Problem | Bridge Failure Due to Scour
In the United States, bridge scour — or the erosion of soil or sediment around abutments and piers — is one of the leading causes of bridge failure. During the construction of a bridge, countermeasures are taken to prevent this erosion. However, small soil particles can still pass through voids and gaps in the countermeasure structure.
To prevent this additional erosion through the countermeasure, a filter should be placed between the countermeasure and the underlying soil. Despite the importance of including filters in the construction of countermeasures, a survey of bridge projects showed that few bridges in the U.S. include them due to constructability or environmental concerns.
Solution | Installation of Filter Systems
The goal of the original research undertaken by Ayres Associates on behalf of NCHRP was to provide guidance on the process for installing these filter systems, addressing common concerns and issues that prevent their inclusion (NCHRP Project 24-42, Research Report 887).
In it, the research outlines the ways in which filters— both granular and geotextile filters — can be installed under different construction conditions. The research examined a number of approaches using these two methods:
Loose granular filter (placed either by clamshell or tremie, not dumped)
Geotextile fabric by itself (typically placed by divers and temporarily secured by sandbags, steel frame, or pins)
Self-sinking mat (machine-placed)
Self-sinking mat (diver-placed)
Geotextile affixed to armor
In cases using the loose granular filter and geotextiles, many approaches used certified divers to conduct the installation, giving greater flexibility and control over the process. Divers were responsible for filling geocontainers, guiding self-sinking mats, or placing granular materials using a tremie or clamshell depending on the method.
The main considerations in determining which materials and methods to use were the access to the site and clearance (e.g. if the filter to be placed under a pier), the depth of the placement, and the velocity of the flowing water. After installation of any filter type and the armor layer is placed on top of the filter, there is no maintenance required unless the armor layer is damaged (for example during a flood event).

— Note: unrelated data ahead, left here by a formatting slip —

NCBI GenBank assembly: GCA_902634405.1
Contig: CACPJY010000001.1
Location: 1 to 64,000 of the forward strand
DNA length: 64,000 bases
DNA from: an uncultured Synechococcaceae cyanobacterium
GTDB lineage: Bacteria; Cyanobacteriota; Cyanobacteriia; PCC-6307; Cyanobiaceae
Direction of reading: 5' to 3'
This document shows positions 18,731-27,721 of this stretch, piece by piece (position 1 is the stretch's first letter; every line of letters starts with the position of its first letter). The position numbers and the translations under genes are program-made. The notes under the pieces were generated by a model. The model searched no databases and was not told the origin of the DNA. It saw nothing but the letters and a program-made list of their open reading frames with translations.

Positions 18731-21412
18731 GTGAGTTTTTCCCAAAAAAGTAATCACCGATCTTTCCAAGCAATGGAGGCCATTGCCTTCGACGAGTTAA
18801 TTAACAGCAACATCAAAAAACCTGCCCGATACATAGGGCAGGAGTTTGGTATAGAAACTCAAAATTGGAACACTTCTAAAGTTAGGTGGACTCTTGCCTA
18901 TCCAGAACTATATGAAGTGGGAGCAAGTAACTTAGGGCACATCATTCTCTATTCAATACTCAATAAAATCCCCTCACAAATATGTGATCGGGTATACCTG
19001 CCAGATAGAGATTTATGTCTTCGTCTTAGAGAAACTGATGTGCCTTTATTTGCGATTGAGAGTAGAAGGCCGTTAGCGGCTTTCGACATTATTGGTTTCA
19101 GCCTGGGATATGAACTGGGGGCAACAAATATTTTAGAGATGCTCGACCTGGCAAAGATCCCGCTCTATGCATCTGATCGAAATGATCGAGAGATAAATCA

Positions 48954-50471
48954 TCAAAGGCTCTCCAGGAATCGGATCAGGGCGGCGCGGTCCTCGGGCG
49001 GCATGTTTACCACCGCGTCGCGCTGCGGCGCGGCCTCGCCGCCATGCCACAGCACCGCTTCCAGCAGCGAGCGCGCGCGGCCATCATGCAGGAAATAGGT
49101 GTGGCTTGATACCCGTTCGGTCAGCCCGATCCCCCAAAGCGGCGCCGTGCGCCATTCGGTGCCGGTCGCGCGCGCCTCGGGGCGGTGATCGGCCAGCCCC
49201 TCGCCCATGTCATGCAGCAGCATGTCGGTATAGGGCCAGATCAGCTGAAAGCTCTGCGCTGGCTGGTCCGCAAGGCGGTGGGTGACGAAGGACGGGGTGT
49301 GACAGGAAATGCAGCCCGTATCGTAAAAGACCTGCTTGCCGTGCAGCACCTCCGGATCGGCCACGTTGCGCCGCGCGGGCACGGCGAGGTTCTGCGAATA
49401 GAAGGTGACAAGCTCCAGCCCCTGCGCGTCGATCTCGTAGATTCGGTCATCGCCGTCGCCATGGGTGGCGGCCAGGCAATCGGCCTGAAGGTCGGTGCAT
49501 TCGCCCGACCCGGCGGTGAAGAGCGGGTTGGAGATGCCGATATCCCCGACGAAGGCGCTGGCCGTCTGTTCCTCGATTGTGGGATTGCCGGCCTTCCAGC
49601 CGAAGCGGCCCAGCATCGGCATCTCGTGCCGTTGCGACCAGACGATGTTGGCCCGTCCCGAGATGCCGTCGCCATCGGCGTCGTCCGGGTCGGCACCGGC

Implementation & Impact | Training Workshop
As part of the project, Ayres Associates produced an implementation document, Training Manual for Underwater Installation of Filter Systems which formed the basis of the implementation work conducted as part of this project 24-44.
Using this training manual as the foundation, Ayres Associates worked with NCHRP to plan a one-day workshop on October 10, 2019, in Fort Collins, CO. Over 60 different state departments of transportation (DOTs) were invited to participate in the workshop, and ultimately representatives from 16 DOTs attended along with two consultants, and a representative from the Federal Highway Administration (FHWA).
Over the course of the workshop, participants learned about the purpose and importance of filters, approaches for their installation, and best practices and recommendations from NCHRP research. At the conclusion of the educational sessions of the workshop, participants had the opportunity to work through a problem-solving session using a real-world case study, where they could apply the knowledge learned earlier in the workshop. Attendees were provided the resources (the Instructor’s Guide, the Power Point® presentation, and a brief video) and the knowledge to return to their agencies and provide essential training on underwater installation of filters to their associates, consultants, and contractors.
After returning to their respective DOTs, participants said that the workshop offered unique growth opportunities in their state contexts. Parts of the United States face specific environmental, logistical, and budgetary circumstances for which the workshop is able to provide added value and knowledge. In Wisconsin, for example, extreme precipitation and flooding events have shown to be detrimental since 2017, emphasizing the potential impact of bridge scour.
Furthermore, the workshop provided a knowledge-sharing opportunity through the convening power of the National Academies. Most participants shared that one of the most helpful parts of the workshop, beyond the training, was the ability to discuss common challenges, solutions, and experience with other DOTs from across the country. Participants expressed that developing these relationships during the workshop gave them a long-term opportunity to continue learning what other departments will be doing in the future and allowed them to share best practices.
Participants also noted that access funding to attend the Workshop in-person was a key appeal, giving them this opportunity to network outside of their own state. The opportunity to learn in person, see demonstrations, and build these relationships was highlighted as a tangible improvement in learning and retention over virtual seminars.
Additionally, the workshop empowered participants to tackle challenges strategically. Although cost was one of the most common concerns, the participants said that different approaches shared in the workshop provided innovative and cost-effective ways to implement solutions. For departments that have not yet installed underwater filters, they are looking forward to doing so in the future and learning how to navigate challenges from the experience of other departments who have started the process. Looking ahead, the novelty of the knowledge shared in the workshop has shown to be galvanizing for participants, who have also shared that this novelty presents creative opportunities for open-minded engineers.
Other Research & Resources